This is part of my Australian State and Territory emblem series where I nature journal the floral, bird, mammal and marine emblems of Australia. Watch the YouTube episode here: https://youtu.be/IiF5hZYQi1U
Scientific name: Anigozanthos manglesii
The floral emblem for Western Australia is Mangle's kangaroo paw. It's a striking flower that resembles an upturned kangaroo paw but stands out by its vibrant red and green colours. Other species in Anigozanthos have intriguing colours such as pink, blue, orange and even black (Macropidia genus). They can be single or bi-coloured like the red-and-green one.
Only growing to about a metre high with a fanning base of broad leaves, kangaroo paws prefer heath or sandy soils. They grow naturally only in the southwest of Western Australia. As an endemic plant, they are waterwise and therefore a great choice for Australian gardens and attractive to pollinators too.
I'm lucky that just behind where I grew up is Badgerup Lake, a swamp that has seen successful rehabilitation efforts in the last decade so that it's possible to wander around and enjoy the beautiful surrounding bush. Towards the end of August, the kangaroo paws start flowering and it's a delight to spot them so close to home. This is probably the easiest emblem for me to find and nature journal!
Drawing their shape is considerably more difficult- they certainly make excellent subjects to practice blind contour drawings. Doing so does help the eye to make sense of its alien geometry.
I notice, I wonder, it reminds me of...
After the first quick blind contour drawings, I describe the texture of the kangaroo paws as:
"soft and fuzzy, but not like a peach, bit more rough."
This is due to the hairs on the flower buds giving it a velvety appearance. The colours are eye-catching too:
"Bright scarlet knuckles, stem" and "bright green fingers (like the leaves). Lighter lime green stamen."
I also included small paint swatches and counted how many flowers (stems) were in this impressive stand (17!) and then became engrossed by the branching pattern on one of them - they remind me of a plait and a ginger plant.
Looking at them from different angles to 'work them out' was what I spent the most time on. I'd planned to do a more complete drawing on the right page however I ran out of time so settled for a quick gestural sketch instead. Many months later I was able to use this information and the photos I'd taken to make a watercolour painting.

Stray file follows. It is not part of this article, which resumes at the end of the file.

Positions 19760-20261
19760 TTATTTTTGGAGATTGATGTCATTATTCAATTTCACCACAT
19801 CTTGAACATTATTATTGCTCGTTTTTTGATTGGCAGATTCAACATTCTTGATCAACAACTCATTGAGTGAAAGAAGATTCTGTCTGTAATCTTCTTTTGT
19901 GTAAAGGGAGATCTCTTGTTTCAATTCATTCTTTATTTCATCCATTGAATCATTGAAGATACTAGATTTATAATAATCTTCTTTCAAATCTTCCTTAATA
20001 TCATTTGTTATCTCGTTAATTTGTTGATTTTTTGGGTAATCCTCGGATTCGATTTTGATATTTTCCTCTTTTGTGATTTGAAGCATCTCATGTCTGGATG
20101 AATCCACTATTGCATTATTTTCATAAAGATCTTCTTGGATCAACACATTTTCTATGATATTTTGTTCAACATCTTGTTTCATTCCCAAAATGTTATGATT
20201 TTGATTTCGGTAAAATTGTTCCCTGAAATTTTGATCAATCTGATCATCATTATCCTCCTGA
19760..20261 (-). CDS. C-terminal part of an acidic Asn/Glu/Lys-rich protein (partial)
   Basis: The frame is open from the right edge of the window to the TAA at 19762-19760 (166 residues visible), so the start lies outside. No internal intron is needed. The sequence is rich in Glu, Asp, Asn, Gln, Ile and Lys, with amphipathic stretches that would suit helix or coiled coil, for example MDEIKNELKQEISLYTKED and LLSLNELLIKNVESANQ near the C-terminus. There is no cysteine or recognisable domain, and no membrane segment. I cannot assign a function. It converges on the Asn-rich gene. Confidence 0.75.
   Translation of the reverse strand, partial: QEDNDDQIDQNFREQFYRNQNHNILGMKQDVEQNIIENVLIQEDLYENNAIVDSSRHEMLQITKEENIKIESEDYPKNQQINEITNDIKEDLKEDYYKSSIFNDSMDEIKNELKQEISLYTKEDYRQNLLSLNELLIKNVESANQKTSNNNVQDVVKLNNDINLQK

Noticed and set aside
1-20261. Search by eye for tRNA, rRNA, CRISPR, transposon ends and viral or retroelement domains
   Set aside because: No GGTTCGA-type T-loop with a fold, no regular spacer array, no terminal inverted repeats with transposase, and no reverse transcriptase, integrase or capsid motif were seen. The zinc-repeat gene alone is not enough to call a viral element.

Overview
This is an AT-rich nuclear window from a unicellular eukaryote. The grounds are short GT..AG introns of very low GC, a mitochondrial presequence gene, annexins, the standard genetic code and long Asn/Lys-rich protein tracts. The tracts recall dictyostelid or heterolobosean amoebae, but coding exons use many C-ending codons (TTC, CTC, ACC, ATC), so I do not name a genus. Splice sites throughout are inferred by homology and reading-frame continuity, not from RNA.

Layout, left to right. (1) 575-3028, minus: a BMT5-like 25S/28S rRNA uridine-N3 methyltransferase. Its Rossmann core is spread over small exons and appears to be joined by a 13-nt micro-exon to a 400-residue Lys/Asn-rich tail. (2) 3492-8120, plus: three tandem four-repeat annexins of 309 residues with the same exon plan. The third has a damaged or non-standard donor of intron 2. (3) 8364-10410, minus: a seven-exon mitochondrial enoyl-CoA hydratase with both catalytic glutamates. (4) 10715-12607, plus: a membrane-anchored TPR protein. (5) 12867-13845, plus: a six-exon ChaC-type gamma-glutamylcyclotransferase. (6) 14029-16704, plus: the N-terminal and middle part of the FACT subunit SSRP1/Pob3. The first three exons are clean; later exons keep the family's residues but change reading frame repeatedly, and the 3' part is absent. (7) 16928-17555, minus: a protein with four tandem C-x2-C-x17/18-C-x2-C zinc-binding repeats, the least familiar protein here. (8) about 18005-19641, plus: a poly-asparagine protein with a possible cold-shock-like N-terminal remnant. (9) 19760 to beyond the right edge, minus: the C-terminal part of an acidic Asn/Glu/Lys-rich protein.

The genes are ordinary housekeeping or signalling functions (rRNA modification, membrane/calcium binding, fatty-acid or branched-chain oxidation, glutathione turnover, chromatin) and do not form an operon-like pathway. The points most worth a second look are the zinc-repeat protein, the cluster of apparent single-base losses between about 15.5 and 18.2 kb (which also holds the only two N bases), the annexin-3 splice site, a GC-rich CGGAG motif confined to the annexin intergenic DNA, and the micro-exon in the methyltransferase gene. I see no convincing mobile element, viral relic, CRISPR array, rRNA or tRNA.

A time-lapse video of the painting can be watched on my YouTube channel.
- They are a member of the bloodwort family Haemodoraceae
- Anigozanthos grow from an underground rhizome and prefer well-drained (sandy or gravelly) soil and full sun
- Endemic to southwest Western Australia, the tubular flowers provide nectar to honey-eaters
- Some of the species in anigozanthos (presumably the smaller, compact ones) are typically named 'catspaws' but still resemble the kangaroo paw
- There are high amounts of starch in the tuberous roots so were eaten by the Noongar people
- A lot of research has gone into cultivating different colours such as the recently released blue 'Masquerade' variant and determining how genetics influence the colour
- The botanical extract of Anigozanthos flavidus (yellow kangaroo paw) appears to have collagen remodelling properties due to its high flavonoid and polyphenol content and is therefore being investigated for its anti-wrinkle properties in the cosmetics industry
If you would like to have the line art from the painting, it's available through my Ko-fi shop. It's for personal use such as colouring in or printing before painting.
Kangaroo Paw Line Art
High resolution digital PDF
Discussion & Questions
Please share your thoughts below! Members can comment directly on posts.
- What is your favourite flower and why?
- Do you have an interesting observation or fact to share about kangaroo paws? Or a question you would like to know the answer to?
- Have you nature journaled a kangaroo paw or your floral emblem? I’d love to see it! Tag me @kims.art.adventures with #NJWM_floralemblem